Every year since its founding in 1999, the Philadelphia Youth Network (PYN) has provided summer internships to high school students throughout the city.
This year, about 8,000 students spent between 120 and 160 hours at one of about 1,000 work sites throughout the city. These included IBX, Comcast, Bank of America, Drexel University, the Philadelphia Department of Parks and Recreation, and nonprofits, including PYN itself. The students are paid a minimum of $7.25 an hour, with some earning up to $12. They are chosen from about twice as many applicants.
Helping working families, keeping kids safe, and inspiring learning: afterschool works. That was the message Halie Gier, Youth Afterschool Ambassadors from Eldon, Mo., brought with her during her trip to Washington D.C. Gier has been living this message for the past six years and had the honor to tell policymakers why afterschool programs are important and how they work for her family.
Gier’s father is a single parent of six. He works in turkey barns and never knows when he will be called into work. Like most parents, he continually stresses about what is best for their family. Without afterschool, Gier and her siblings would have not had the opportunities they have now.
Just as in language arts, where readers are eventually supposed to recognize about 200 common words on sight without having to sound them out, students are expected to also be able to do basic addition, subtraction, multiplication and division problems almost automatically.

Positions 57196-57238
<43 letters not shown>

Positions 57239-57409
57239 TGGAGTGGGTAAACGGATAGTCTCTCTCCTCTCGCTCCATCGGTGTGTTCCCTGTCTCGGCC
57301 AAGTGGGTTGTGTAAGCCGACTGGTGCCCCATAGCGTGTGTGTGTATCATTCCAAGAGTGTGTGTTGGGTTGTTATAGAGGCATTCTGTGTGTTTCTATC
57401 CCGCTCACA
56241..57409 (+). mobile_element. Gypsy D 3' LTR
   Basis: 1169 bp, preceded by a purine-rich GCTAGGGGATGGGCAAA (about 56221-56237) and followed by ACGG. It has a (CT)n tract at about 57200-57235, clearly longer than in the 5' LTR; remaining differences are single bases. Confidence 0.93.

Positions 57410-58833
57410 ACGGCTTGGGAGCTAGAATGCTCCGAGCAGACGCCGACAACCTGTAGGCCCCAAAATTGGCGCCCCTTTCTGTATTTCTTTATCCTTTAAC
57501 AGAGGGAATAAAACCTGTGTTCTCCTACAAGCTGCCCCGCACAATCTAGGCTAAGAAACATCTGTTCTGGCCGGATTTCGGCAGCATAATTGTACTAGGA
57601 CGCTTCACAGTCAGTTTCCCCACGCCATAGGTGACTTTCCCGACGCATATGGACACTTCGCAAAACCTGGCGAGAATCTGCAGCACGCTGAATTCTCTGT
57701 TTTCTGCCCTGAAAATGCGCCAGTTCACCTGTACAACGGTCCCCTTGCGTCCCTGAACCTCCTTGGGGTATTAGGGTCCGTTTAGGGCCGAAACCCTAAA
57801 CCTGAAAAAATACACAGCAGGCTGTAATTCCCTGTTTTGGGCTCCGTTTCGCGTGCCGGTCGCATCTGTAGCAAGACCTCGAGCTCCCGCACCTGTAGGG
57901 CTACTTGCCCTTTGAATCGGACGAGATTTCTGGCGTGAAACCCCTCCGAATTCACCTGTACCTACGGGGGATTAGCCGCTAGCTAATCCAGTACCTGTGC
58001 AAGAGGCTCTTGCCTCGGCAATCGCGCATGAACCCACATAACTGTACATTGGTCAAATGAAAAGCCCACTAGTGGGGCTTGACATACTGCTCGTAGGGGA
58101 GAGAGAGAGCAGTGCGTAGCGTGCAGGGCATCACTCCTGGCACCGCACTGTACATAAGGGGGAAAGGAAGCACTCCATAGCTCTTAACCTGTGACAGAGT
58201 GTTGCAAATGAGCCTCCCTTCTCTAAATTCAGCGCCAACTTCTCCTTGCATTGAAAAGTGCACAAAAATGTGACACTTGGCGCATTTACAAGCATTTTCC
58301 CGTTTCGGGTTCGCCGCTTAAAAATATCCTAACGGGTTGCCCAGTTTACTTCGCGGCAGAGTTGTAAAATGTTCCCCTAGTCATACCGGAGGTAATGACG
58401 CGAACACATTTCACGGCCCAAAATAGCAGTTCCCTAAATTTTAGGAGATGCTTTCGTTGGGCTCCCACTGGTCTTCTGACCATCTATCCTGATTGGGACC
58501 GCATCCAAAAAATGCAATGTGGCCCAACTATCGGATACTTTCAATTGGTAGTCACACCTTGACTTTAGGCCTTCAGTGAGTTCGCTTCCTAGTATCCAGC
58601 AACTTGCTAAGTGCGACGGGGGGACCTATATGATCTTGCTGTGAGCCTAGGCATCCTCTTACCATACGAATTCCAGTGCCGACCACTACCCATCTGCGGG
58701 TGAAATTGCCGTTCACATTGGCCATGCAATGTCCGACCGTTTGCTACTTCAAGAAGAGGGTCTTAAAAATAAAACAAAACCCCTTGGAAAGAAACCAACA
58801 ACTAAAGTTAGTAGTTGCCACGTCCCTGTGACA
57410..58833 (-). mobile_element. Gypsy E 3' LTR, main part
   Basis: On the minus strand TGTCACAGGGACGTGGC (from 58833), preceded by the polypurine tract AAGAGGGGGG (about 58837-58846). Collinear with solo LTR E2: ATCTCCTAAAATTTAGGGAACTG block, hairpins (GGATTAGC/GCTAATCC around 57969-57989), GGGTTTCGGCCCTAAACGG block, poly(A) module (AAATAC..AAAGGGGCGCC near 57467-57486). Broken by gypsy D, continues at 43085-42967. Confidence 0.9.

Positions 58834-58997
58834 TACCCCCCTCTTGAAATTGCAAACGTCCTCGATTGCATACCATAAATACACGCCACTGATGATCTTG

To help reinforce those fundamentals, Strong School has been running “math bees” throughout the year. Along with a new teaching method, added afterschool tutoring and a slew of other programs, those drills have helped the school nearly double its math proficiency rates in one year, even if three-quarters still are not where the state wants them to be.
It is not only low-skilled factory workers whose jobs are being lost to automation; it is also many of what used to be middle-skill, middle-income jobs. This trend is leading to a “hollowing out” of the job market, with fewer jobs that require a medium skill level and at one time provided middle America with a living wage.
What remain are a smaller number of high-skill, high-income, “high-tech” jobs and lots of low-skill, low-income, “high-touch” jobs. “High-tech” jobs are engineers, software designers, architects and scientists. These jobs require college degrees or higher. “High-touch” jobs that are plentiful are farmworkers, food service personnel, carpenters, plumbers, electricians, landscape workers, security personnel, and cleaning and janitorial workers.
National Summer Learning Week is a celebration dedicated to elevating the importance of keeping kids learning, safe and healthy every summer, ensuring they return to school in the fall ready to succeed in the year. This year, each day will focus on a new theme: Literacy, STEM, Arts, College and Career Readiness, and Nutrition and Wellness.
Join PSAYDN as we acknowledge the vital importance of summer learning. Post the Governor’s Summer Learning Week Proclamation and Senate Resolution at the entrance to your program. Inform parents and staff about the significance in having children and youth learn in an informal setting.
Afterschool programs like Schools and Homes in Education (SHINE) in Jim Thorpe, Pennsylvania, give elementary and middle school students the opportunity to explore and prepare for different careers by delivering developmentally appropriate curriculum. They are effective in building student’s academic and technical skills as well as social and emotional development, including employability skills like teamwork, communication and critical thinking. In fact, 77% of parents nationally agree that afterschool programs can help students develop workforce skills. These programs can reinforce and strengthen learning in the classroom and should be critical partners for Career Technical Education programs or other career-focused learning.